This is well worth your time and expense if you've any interest in writing your own screenplays or if you would just like to gain better insight into viewing films.
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Old December 15th, 2002, 10:37 PM   #34
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In The Blink of An Eye

In The Blink of An Eye
by Walter Murch
Silman-James Press, 2001 (2nd edition)
At amazon.com: http://www.amazon.com/exec/obidos/tg.../-/1879505622/
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Last October my colleague Paul Sedillo noted this little book in another thread and it caught my eye. As a multiple Academy Award-winning film and sound editor, and as a close colleague of Francis Ford Coppola, Walter Murch has many features to his credit. (Ex: The Conversation, American Graffiti, Julia, Apocalypse Now, The Godfather (parts II and III), The Unbearable Lightness of Being, Ghost, Crumb, Romeo Is Bleeding, First Knight, The English Patient, and The Talented Mr. Ripley) This book, basically an expanded transcript of a lecture he gave at the UCLA Film School, presents a mixture of film history, Murch's philosophy and his perspective on the digital future of movie-making in an engaging and easy-to-read package.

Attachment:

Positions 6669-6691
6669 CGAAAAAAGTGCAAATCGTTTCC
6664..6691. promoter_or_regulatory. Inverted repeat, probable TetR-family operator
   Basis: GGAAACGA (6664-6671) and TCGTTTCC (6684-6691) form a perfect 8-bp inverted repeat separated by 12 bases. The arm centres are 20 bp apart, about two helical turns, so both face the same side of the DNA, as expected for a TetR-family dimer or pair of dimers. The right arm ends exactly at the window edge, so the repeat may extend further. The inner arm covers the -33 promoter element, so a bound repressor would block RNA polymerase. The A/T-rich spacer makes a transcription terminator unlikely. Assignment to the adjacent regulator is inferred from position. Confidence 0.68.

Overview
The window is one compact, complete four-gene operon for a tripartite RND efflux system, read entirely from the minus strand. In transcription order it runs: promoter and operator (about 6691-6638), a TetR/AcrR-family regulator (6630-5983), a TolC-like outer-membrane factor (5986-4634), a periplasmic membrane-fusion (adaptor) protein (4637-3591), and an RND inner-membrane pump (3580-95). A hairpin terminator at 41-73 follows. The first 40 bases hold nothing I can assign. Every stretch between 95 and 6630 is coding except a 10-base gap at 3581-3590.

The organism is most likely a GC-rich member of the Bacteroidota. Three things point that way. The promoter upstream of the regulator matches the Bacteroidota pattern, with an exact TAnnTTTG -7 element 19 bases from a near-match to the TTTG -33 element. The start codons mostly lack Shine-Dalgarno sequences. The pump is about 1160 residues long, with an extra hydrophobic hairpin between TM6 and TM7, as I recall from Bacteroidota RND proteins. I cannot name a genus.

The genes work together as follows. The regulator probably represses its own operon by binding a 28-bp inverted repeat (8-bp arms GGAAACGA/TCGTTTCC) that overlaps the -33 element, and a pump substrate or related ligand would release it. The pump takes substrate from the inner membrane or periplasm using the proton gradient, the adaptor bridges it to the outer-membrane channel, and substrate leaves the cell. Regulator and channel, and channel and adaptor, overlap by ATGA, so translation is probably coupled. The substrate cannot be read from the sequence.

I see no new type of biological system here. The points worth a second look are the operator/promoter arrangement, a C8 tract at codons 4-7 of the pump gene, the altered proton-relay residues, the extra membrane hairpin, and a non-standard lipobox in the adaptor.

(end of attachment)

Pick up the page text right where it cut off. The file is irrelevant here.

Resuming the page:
If you're looking for an instructional book filled with dance-steps on how to make edit decisions (as, apparently, a few misguided amazon reviewers were) you should look elsewhere. That's not the point of this work. Rather, "In The Blink of An Eye" is more like spending an afternoon with a senior family member...who just happens to have spent more time looking at, and successfully cutting, feature films than you'll probably see in your life. Murch has spent enough time analyzing the process to vividly express complex concepts in famliar terms (as with the concept behind the title itself).

What makes this book such a gem is that Murch devotes nearly half of the book to a prospective look at film's digital present and future. Somewhat surprisingly, his views are not the sclerotic, film-or-nothing views you might expect from someone with his background and credentials. Quite the contrary. Murch sees a very interesting and bright future for the inevitable (his word) digital transformation of the medium.